Review By Paul Mount, 3.5 out of 5 PAYCHECK is based on a short story by SF author Philip K. Dick, whose work has had a pretty decent time of it on the big screen in one way another. Think BLADE RUNNER, think MINORITY REPORT – arguably two of the defining SF films of the last twenty-odd years. Fortunately – and contrary to what you?e probably read elsewhere – the tradition continues and thrives in PAYCHECK, an inventive, fast-paced, thought-provoking adrenalin-rush of a movie directed by John Woo. You?l remember Mr Woo? FACE/OFF the film which more or less redefined the term ?ar-fetched? PAYCHECK sails pretty close to the same raised eyebrow territory here but a nicely-structured plot, a good scripts and some formidable performances manage to reign in the unlikeliness of it all to create a time travel flick with a bit of a difference.
That big lug Ben Affleck plays engineer Michael Jennings who makes a healthy living working on top secret scientific projects and then, in return for large wads of the folding stuff, has his memory of his work erased to remove any possibility of industrial sabotage. When he? offered some serious moolah – ninety million dollars plus – in return for losing three years of his memory?ell, come on, what would you do? Thirty-six months later Big ben has no idea what he? been working on but when he ?akes up?he saunters off to the bank in his best suit to claim his rightful Benjamins. Imagine his surprise when he? told he recently signed away his rights to the money in exchange for an envelope full of meaningless trinkets – a subway ticket, a cheap ring, a magnifying glass, some cigarettes, a key fob marked ?dison??and some other tat. Within minutes ben’s on the run being chased by men with big guns and he ends up a prisoner of the FBI who suspect he’s been doing the dirty on the Government. When one of his captors lights up one of ben’s ciggies, the relevance of all the bits and bobs he’s previously sent himself starts to become apparent…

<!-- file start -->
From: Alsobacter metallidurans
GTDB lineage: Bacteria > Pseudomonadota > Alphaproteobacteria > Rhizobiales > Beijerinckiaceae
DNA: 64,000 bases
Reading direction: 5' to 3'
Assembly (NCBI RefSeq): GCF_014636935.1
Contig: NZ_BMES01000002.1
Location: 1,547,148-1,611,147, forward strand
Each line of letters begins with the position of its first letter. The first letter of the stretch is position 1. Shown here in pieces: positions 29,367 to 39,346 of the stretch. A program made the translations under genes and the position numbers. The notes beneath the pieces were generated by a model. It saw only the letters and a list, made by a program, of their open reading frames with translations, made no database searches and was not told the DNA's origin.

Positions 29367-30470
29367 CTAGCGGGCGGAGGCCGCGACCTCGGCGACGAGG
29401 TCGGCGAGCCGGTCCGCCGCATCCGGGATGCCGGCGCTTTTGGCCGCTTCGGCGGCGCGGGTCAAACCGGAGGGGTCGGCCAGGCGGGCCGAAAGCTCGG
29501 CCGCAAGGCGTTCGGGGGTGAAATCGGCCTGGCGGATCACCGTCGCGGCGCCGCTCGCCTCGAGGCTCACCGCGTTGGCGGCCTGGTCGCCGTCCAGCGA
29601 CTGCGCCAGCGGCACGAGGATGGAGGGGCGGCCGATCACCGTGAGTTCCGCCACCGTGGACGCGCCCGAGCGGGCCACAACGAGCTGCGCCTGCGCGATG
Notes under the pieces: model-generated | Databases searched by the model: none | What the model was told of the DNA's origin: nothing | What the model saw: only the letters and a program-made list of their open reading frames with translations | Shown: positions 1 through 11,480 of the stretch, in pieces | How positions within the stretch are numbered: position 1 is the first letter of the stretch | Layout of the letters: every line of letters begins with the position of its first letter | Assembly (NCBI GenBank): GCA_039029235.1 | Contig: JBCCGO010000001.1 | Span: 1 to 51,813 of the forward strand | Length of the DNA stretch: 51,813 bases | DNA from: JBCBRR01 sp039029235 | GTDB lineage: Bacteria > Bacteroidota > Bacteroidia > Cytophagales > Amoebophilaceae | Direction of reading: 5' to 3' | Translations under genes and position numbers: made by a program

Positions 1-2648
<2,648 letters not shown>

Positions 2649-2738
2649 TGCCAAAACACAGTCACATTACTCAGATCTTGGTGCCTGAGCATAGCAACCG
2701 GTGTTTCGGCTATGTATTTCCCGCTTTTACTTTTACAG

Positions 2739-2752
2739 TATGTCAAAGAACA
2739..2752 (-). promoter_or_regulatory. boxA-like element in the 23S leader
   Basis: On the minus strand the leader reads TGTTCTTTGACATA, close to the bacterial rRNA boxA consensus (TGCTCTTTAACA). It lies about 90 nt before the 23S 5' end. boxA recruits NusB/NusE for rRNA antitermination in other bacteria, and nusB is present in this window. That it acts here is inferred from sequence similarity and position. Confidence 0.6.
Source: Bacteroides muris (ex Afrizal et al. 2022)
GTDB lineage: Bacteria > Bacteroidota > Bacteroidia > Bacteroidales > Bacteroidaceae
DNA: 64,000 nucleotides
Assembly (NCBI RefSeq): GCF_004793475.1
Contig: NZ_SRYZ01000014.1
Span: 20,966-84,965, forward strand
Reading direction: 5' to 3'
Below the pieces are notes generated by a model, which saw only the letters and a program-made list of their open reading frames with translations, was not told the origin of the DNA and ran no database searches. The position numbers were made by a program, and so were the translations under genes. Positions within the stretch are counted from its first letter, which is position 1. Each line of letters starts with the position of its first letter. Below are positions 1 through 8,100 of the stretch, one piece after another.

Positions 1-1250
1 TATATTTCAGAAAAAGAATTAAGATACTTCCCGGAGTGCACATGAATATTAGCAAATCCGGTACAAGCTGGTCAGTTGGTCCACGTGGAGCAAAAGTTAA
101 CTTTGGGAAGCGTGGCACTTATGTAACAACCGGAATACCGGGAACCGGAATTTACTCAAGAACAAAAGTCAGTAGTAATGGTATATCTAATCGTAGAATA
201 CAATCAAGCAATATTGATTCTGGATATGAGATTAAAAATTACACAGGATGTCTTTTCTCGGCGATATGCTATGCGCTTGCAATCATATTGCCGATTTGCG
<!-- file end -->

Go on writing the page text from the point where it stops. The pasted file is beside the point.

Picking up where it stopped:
Ben Affleck has been the media’s whipping boy for much of this year, due partly to his profile relationship with Jenny from the Block but also due to their disastrous vanity turkey GIGLI. But Ben’s all right. He tends to look as if he’s wondered in from some rugby club function but he’s not an especially bad actor. He manages to imbue Jennings with the requisitive light and shade we’d expect of a man in his desperate, confusing situation and he handles the frequernt action sequences with vigour and enthusiasm (which is morwe than he was able to manage in last year’s cumbersome DAREDEVIL) He’s ably supported by the excellent Aaron (THE CORE) Eckhart as the oily bad guy and Uma Thurman whose role as the willowy love interest comes as a shock after her turn in the KILL BILL twosome.
John Woo can handle this sort of stuff in his sleep and there’s a sense that he’s done so here. the drama and action are noticably lower key than in his recent efforts but in truth that’s no bad thing. There’s a good car chase sequence and a really spectacular and quite claustrophobic finale set amidst all the hi-tech seeing-into-the-future scientific jiggery-pokery which caused all the trouble in the first place.
Critics who pooh-poohed PAYCHECK did so either because ben’s an easy target or, more lijkely, they didnj’t understand it. Dimwits. PAYCHECK is worth checking out with a slice of your pay (yesssss!!!) and is a damn sight more enjoyable than one or two other so-called actioners of recent vintage. Enjoy.
THE DISC: Not a huge amount of extras but there are two commentaries, deleted scenes and a ‘making of’ featurette. The picture is crisp and clean and the soundtrack will give your 5.1 speakers a good seeing-to.